Elderly voters make their mark

2019-05-09 15:02
Khathi Ngcobo (72) and his wife Hleziphi (67) voted in Elandskop on Wednesday. They voted in the country’s first democratic elections

Khathi Ngcobo (72) and his wife Hleziphi (67) voted in Elandskop on Wednesday. They voted in the country’s first democratic elections (Ian Carbutt)

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Wednesday’s voting saw even the frail and elderly make their way to their voting stations. 

While some were in good health, others struggled along with walking sticks or had a helping hand.

Elderly couple Khathi Ngcobo (72) and his wife Hleziphi (67), walked out hand-in-hand from the KwaMakwanyane voting station in Elandskop after casting their votes.

The couple, who have voted together in every election since 1994, said they were hopeful that their votes would bring about the much-needed change for the country.

“The only noticeable improvement so far is that we are no longer oppressed, but the rest remains the same. There are still no jobs and our people are still living in poverty,” said Khathi.

At Howick, another elderly voter, Sylvia Stretton-Barry (88), was assisted by IEC officials to cast her vote in the comfort of her car.

“The treatment I received was very kind and helpful. It shows that everyone’s vote is important,” she said.

Lorne Wray (73), who voted in Bisley, said she has voted ever since she immigrated from England in 1977.

“It is essential to vote. There is no use moaning and getting cross about everything if we don’t do our bit,” she said.

Wray added that people protest and burn buildings to try and get a message across. They think doing this will bring about change.

“Voting is the one legal unhurtful way to make a change,” she said.

Lorne Wray (73) said that voting does bring about change.

Her 78-year-old friend from Boughton, who accompanied her and only wanted to be referred to as Helena Mary-Anne, said that everything in the country is a mess and voting will bring about change.

Both women said they had expected to see long queues at their voting stations, but did not.

Mary-Anne admitted she was planning to use her “disability” to get her to the front of the queue. She walked with the aid of crutches while Wray had a broken hand.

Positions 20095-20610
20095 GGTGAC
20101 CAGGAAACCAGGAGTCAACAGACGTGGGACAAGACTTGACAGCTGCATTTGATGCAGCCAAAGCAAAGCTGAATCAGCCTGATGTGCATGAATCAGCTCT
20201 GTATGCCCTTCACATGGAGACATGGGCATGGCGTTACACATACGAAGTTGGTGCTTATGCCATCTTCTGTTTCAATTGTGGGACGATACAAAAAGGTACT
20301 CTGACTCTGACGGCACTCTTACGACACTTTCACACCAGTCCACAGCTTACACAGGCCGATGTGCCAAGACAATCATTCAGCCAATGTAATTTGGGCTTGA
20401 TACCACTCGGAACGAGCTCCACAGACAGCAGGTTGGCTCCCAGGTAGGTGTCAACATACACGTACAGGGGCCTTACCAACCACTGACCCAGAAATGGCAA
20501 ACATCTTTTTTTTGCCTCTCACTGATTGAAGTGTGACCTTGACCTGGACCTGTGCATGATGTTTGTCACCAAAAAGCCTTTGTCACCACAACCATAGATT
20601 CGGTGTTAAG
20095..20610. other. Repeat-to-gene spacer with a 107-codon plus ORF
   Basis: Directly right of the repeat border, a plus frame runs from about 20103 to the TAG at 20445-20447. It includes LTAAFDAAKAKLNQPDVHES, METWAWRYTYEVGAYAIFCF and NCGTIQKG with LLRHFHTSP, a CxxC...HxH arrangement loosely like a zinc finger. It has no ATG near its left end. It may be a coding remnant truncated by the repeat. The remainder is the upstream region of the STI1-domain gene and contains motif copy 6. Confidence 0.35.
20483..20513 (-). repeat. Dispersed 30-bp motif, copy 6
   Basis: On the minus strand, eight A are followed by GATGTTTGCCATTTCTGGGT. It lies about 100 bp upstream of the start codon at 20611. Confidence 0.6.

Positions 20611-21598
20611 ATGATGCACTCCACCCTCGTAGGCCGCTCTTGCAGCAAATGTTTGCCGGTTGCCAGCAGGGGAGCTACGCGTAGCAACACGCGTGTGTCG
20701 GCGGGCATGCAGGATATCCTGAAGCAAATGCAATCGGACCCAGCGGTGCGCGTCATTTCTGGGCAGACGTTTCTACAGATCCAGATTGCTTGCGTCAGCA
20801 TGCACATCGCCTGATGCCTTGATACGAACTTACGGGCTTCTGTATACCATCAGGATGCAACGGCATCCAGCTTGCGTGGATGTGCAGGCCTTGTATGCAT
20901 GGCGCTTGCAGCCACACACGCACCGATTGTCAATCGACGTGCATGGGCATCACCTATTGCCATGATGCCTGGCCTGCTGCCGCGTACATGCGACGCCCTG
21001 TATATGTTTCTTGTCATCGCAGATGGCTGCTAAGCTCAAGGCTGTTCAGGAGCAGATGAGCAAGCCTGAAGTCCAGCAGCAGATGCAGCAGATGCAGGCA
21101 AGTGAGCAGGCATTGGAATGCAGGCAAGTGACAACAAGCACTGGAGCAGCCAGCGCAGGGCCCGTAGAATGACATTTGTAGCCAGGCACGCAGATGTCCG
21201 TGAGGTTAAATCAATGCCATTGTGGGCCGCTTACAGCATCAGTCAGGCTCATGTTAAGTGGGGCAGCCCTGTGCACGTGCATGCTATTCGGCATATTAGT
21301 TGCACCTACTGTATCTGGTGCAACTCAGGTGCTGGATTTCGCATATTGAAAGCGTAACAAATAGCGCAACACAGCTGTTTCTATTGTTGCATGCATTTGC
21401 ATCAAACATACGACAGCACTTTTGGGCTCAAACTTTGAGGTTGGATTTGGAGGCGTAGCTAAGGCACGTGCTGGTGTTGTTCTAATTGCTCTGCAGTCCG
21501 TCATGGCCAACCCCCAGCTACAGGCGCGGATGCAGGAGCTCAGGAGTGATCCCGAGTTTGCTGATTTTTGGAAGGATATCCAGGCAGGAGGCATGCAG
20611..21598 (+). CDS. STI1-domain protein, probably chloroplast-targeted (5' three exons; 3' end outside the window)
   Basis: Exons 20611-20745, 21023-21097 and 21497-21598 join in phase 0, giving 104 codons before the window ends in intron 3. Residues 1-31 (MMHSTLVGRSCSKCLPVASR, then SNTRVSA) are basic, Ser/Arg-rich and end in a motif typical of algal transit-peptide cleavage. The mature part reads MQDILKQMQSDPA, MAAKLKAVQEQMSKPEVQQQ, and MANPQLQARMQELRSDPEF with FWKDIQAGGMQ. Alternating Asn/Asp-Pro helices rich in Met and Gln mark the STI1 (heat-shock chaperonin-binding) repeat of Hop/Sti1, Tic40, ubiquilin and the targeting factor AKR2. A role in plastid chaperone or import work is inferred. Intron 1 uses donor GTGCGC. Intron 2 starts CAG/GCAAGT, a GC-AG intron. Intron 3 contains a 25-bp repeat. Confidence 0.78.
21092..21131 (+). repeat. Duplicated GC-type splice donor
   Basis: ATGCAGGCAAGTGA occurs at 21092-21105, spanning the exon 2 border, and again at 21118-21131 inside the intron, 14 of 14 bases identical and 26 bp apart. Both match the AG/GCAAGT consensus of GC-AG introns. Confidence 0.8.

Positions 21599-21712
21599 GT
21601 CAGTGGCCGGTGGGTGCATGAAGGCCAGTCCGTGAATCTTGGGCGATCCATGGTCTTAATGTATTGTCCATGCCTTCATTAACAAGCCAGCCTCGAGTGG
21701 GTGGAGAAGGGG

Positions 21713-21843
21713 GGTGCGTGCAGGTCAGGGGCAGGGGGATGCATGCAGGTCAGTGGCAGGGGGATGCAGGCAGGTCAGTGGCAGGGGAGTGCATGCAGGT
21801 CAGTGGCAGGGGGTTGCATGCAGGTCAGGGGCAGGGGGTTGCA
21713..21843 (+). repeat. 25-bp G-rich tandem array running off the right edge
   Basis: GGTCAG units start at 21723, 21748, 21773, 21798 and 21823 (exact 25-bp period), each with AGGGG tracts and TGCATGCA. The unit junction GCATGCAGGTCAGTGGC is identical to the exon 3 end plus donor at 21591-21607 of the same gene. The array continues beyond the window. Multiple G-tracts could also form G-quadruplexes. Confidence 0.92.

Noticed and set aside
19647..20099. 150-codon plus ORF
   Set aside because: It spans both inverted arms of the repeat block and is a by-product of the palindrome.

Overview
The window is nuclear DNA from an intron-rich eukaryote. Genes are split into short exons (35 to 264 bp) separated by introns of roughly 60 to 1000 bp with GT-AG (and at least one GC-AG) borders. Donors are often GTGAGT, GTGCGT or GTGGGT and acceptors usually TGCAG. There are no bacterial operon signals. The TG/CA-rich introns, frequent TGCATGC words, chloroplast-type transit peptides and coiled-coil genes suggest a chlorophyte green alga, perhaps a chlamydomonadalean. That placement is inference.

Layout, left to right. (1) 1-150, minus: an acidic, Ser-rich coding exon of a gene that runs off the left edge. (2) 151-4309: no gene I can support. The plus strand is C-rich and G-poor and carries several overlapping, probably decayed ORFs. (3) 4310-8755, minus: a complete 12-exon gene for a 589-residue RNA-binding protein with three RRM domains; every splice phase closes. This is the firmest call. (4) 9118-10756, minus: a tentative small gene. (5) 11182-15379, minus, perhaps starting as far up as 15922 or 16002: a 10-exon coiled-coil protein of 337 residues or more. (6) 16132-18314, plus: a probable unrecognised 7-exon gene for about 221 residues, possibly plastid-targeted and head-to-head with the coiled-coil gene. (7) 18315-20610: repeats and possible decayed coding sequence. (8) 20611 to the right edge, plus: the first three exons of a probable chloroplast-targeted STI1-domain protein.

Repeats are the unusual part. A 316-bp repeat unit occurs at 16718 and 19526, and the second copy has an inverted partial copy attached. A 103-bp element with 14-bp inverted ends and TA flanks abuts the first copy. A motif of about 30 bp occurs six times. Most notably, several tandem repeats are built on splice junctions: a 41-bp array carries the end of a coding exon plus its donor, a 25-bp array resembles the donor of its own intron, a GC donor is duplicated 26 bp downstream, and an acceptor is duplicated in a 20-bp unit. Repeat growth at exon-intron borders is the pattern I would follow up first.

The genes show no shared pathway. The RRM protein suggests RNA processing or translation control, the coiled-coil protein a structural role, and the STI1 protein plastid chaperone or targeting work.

She reminisced that one year, she was ushered to the front, without even saying anything, because of her crutches.

Another year she skipped the queue because of her “grey hair”, she said.

Austin Marshal (90) and his companion Johanna Hattingh (74), who voted at the Pelham Primary School, said they have been voting ever since they were allowed to vote. They both encouraged people to vote.

Hattingh said: “What will happen to the country if no one votes?”

Austin Marshal (90) and Johanna Hattingh (74) said that people must support the country and vote.

Gogo Sizani Sishi (77) has been voting in every election since 1994 but doubts she will ever enjoy the fruits of this country’s democracy.

The mother of three has lived in Sacca informal settlement in Mkondeni for more than a decade and previously lived in a similar area in Durban.

She recalled how excited she was to vote for the first time in 1994, saying she was filled with optimism.

“There are all these promises made about how our lives were going to be better but I haven’t experienced that and I’ve made peace with the fact that I’m likely to die in poverty.

“At my age I still have to use the bush to relieve myself like a wild animal. Even people in rural areas now have toilets but the government keeps telling us that we will only get them when we get RDP houses,” she said.

She said she was grateful for her pension but wished that she had a house so that her children would not continue living in shacks after her death.

Gogo Sizani Sishi (77) has been voting in every election since 1994, even though she said little had changed in her life under democracy.

She said her children would have built her a house if they had stable jobs.

“I’ve had this shack collapse on top of me twice since December but the landlord still wants his rent [of R130] every month. Someone gave me a small plot in France Township to build my own shack but the finances are tight,” she said.

The floor of her shack is still damp from the Easter weekend’s rains and she used two wood planks as makeshift pillars to support the roof whose poles have become unstable.

In Sweetwaters, Gladys Gabuza (77) and her husband Zefaniya (81), who have been married for over 30 years, have also been voting since 1994.

“It’s the right thing to do. We are both very excited. Although we have been married for many years, we don’t discuss our vote,” she quipped.

Gogo ZC Zuma (65) said she had only voted because she feared if she didn’t her pension money would be stopped.

“They said we won’t get our pension money if we don’t vote. I rely on this money to put food on the table for my grandchildren, so I had to come,” she said.

Read more on:    pietermaritzburg  |  elections
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